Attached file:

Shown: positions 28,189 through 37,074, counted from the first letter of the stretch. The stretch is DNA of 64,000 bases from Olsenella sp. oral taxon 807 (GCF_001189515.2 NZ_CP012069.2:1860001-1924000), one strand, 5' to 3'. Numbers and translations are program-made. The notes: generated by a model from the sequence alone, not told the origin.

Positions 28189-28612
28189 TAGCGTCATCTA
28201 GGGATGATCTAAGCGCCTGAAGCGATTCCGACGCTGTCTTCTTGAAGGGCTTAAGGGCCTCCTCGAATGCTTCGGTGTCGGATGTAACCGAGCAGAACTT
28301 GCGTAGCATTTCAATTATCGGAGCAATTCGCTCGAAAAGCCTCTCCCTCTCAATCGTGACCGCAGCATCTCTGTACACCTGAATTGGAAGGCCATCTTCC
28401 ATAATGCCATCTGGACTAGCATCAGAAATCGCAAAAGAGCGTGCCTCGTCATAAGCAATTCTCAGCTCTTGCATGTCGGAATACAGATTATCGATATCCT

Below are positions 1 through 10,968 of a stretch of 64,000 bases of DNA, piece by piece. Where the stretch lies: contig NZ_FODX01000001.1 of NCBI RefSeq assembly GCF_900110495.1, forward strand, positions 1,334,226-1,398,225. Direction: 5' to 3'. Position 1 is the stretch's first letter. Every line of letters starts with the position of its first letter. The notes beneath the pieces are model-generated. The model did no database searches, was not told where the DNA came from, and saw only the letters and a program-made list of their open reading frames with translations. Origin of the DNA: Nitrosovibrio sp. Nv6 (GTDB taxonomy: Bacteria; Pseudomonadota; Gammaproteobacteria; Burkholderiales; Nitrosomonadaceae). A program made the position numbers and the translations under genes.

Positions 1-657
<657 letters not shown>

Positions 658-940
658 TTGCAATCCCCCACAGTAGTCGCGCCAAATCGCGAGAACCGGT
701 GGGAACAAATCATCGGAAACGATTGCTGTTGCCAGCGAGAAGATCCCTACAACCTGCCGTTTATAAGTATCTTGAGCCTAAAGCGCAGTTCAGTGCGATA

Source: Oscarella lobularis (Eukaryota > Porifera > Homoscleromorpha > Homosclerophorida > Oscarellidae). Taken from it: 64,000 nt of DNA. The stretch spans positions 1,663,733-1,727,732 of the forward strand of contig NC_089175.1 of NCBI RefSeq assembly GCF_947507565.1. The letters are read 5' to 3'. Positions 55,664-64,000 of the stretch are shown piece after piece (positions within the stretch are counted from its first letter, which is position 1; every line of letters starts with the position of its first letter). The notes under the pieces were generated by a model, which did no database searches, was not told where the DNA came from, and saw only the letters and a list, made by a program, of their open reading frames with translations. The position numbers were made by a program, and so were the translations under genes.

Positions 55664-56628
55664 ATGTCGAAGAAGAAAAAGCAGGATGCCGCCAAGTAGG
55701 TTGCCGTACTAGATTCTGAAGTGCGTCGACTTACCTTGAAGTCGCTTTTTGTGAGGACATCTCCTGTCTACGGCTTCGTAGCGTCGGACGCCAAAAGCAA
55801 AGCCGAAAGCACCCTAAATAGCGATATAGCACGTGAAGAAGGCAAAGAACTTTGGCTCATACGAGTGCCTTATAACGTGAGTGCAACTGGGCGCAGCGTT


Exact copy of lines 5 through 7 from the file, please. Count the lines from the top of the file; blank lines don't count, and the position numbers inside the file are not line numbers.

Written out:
28301 GCGTAGCATTTCAATTATCGGAGCAATTCGCTCGAAAAGCCTCTCCCTCTCAATCGTGACCGCAGCATCTCTGTACACCTGAATTGGAAGGCCATCTTCC
28401 ATAATGCCATCTGGACTAGCATCAGAAATCGCAAAAGAGCGTGCCTCGTCATAAGCAATTCTCAGCTCTTGCATGTCGGAATACAGATTATCGATATCCT

Below are positions 1 through 10,968 of a stretch of 64,000 bases of DNA, piece by piece. Where the stretch lies: contig NZ_FODX01000001.1 of NCBI RefSeq assembly GCF_900110495.1, forward strand, positions 1,334,226-1,398,225. Direction: 5' to 3'. Position 1 is the stretch's first letter. Every line of letters starts with the position of its first letter. The notes beneath the pieces are model-generated. The model did no database searches, was not told where the DNA came from, and saw only the letters and a program-made list of their open reading frames with translations. Origin of the DNA: Nitrosovibrio sp. Nv6 (GTDB taxonomy: Bacteria; Pseudomonadota; Gammaproteobacteria; Burkholderiales; Nitrosomonadaceae). A program made the position numbers and the translations under genes.